Thursday, May 2, 2013

Remembering Chris Kelly

 By Danielle Hall

Chris Kelly, better known as "Mac Daddy" of the 90s hip hop duo, Kris Kross, died yesterday. According to various reports, Kelly, age 34, was found unresponsive in his Atlanta home and rushed to an area hospital where he was pronounced dead that evening. While there has been some speculation regarding his cause of death, the autopsy is pending and his death is currently under investigation.

I now take this time to extend my prayers and condolences to the family and friends of Chris Kelly. I can only imagine what those closest to him are feeling at this moment- news like this is never easy. As a fan and member of the Hip Hop community, it's literally like watching a part of your childhood die. I remember it like yesterday when I got their sophomore album, Da Bomb (1993) for Christmas (on cassette tape). I even have my Kris Kross Scrapbook mini mag from second grade in my personal collection of magazines and posters. It was just one of those items I could never part with.

Growing up listening to Kris Kross also marks a period when I was learning how to rap. So before sites like Rap Genius or Google existed, if the words were not in the liner notes, I would attempt to transcribe their lyrics so I could rap along. In retrospect, this particular process also gave me a kind of template for writing my own rhymes and song lyrics.

In 1996, the group released their third studio album, Young, Rich & Dangerous, which featured hits like "Tonite's tha Night" and "Live and Die for Hip Hop" featuring Jermaine Dupri, Da Brat, Mr. Black and Aaliyah (1979-2001). On February 23, 2013 the duo reunited on stage for So So Def's 20th Anniversary All Star Concert at the Fox Theater in Atlanta, GA. Here is footage of Chris Kelly's last performance as a part of the celebrated duo.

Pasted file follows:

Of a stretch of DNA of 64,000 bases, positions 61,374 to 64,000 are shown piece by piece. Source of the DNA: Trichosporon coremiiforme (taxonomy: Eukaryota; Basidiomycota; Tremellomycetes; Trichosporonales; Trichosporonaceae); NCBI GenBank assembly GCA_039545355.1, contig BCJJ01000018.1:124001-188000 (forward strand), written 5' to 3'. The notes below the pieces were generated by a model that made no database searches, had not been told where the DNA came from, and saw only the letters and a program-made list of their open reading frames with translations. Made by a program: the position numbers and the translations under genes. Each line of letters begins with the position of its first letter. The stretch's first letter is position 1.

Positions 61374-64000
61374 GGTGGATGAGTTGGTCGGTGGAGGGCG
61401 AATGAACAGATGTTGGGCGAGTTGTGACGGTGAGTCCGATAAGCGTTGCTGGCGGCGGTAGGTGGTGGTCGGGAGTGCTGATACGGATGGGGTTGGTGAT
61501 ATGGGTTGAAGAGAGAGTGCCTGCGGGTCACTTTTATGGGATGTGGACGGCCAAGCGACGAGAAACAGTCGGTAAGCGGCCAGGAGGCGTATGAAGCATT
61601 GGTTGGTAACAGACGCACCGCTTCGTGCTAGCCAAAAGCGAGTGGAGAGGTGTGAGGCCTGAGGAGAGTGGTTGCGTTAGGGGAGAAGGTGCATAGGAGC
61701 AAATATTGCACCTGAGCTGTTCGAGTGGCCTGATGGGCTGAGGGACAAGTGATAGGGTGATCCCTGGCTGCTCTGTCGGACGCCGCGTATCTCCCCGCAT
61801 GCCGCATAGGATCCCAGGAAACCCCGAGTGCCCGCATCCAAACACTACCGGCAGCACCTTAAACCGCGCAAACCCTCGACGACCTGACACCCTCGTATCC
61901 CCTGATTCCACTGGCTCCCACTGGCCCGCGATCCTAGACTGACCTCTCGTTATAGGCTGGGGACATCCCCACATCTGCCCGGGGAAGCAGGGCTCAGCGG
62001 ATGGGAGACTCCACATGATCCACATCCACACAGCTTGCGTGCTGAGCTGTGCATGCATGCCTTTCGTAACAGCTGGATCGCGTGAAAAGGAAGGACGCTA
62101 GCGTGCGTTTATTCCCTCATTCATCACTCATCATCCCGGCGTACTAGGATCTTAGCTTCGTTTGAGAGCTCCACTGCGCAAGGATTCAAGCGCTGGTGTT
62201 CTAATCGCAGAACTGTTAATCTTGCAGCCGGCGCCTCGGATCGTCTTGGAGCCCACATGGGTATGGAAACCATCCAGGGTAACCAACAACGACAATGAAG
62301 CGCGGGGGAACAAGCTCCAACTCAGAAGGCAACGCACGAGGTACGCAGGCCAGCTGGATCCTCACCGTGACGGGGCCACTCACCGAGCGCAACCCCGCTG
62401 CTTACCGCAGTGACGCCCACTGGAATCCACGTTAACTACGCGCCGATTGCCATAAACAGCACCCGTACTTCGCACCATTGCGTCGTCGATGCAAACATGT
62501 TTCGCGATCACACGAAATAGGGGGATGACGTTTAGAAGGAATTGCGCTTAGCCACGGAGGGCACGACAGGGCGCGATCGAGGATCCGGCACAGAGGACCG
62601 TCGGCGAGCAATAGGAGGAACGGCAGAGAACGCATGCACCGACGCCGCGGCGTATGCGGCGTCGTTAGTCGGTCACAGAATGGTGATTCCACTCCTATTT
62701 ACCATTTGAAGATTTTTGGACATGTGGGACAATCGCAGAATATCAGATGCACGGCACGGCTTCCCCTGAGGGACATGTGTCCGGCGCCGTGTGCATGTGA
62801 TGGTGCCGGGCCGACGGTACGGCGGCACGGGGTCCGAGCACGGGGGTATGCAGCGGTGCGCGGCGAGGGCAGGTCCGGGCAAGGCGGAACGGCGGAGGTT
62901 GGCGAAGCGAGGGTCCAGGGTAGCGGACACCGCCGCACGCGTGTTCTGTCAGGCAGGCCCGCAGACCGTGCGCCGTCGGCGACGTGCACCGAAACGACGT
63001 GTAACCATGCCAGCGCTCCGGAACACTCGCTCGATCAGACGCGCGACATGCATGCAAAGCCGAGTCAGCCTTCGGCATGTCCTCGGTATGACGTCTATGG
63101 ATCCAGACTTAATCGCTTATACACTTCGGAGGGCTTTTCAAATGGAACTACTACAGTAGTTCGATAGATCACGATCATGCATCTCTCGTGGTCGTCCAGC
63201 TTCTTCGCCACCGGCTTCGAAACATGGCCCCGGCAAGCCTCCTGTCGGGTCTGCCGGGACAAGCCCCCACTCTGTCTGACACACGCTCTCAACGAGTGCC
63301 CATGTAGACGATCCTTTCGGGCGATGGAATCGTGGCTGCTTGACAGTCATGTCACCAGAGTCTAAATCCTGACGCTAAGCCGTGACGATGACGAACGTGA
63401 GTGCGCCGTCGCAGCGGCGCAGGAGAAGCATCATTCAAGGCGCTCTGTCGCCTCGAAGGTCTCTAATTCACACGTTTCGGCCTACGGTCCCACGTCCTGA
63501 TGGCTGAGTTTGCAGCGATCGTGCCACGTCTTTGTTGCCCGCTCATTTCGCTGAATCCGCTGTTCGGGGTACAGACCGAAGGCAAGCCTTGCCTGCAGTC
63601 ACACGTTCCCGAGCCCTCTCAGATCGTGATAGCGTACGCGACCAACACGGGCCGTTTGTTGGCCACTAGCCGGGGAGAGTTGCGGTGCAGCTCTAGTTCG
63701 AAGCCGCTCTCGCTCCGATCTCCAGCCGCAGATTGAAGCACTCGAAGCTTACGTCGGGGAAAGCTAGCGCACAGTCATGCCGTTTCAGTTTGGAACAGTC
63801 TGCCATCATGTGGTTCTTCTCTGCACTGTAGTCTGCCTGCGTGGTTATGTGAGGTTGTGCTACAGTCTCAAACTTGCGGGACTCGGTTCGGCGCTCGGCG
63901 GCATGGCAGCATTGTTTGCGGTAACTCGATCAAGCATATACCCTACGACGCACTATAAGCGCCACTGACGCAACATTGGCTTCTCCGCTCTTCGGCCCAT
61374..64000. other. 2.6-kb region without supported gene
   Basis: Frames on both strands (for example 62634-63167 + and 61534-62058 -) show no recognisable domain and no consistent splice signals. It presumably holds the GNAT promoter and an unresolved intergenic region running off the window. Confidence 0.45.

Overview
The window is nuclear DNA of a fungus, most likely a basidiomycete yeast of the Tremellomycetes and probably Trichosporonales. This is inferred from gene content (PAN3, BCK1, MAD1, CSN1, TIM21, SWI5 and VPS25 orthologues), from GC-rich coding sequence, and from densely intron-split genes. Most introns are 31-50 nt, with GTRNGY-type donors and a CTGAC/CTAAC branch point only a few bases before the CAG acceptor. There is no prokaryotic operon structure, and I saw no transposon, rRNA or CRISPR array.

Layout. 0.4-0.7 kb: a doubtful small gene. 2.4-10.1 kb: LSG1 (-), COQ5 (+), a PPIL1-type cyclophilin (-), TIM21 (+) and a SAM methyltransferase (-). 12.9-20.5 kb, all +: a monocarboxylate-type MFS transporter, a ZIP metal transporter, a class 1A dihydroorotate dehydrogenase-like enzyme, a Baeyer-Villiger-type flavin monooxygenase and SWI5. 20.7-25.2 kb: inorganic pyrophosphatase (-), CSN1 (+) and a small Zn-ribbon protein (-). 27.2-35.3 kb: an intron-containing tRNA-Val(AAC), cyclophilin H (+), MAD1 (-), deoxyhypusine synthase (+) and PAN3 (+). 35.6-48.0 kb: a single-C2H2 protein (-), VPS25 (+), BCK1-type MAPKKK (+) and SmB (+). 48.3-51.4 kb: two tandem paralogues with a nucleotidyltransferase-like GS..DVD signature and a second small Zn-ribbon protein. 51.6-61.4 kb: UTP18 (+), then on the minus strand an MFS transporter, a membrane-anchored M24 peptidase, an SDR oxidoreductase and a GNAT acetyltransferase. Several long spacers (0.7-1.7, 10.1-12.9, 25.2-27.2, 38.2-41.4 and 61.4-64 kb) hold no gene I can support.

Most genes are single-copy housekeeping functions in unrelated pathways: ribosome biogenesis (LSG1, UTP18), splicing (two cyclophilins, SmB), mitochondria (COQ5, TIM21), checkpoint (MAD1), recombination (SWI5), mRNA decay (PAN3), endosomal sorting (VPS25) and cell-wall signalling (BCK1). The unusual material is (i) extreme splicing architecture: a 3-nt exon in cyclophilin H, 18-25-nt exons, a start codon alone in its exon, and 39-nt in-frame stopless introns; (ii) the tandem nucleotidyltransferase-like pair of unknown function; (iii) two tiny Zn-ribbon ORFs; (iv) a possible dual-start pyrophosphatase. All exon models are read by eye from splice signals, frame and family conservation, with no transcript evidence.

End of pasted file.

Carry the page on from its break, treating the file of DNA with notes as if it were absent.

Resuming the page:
Simply put, Kris Kross had the "it" factor. Their most notable attribute was their appearance: cornrows, backwards clothing and saggin' baggy pants. Aside from their distinguished style of dress, the Daddy Mac and Mac Daddy had flow and command from their teens into adulthood. However, there was a maturity in Chris Kelly's voice and he also could rap fast in lines like:
Some of them try to rhyme but they can't rhyme like this (Go Go)
Some of them try to rhyme but they can't rhyme like this (Go Go)
Some of them try to rhyme but they can't rhyme like this (Go Go)
Some of them try to rhyme but they can't Go Go
Cause I'm the miggida miggida miggida Mac Daddy
Miggida miggida miggida Mac
Cause I'm the miggida miggida miggida Mac Daddy

It may not seem like much to today's listeners, but songs like "Jump" can still move the 29 and up crowd. Looking back, what I admire most about this group is the breadth of their work as it dealt with current, but age appropriate issues. On their debut album, Totally Krossed Out (1992) songs like, "Shame," highlighted gang violence and crime among youth. The duo also reflected everyday life and demonstrated lyrical skills in songs like "I Missed the Bus" "Warm It Up," and "Alright" featuring reggae artist, Super Cat. Who can forget their famed 1993 Sprite commercial?

In honor of this Hip Hop legend, I wanted to share one of my all-time favorite songs and videos by Kris Kross, "The Way of the Rhyme."

Rest in Peace and Power, Chris Kelly (1978-2013)

Danielle Hall is a program coordinator and contributing writer for Black Studies @ SIUE. 

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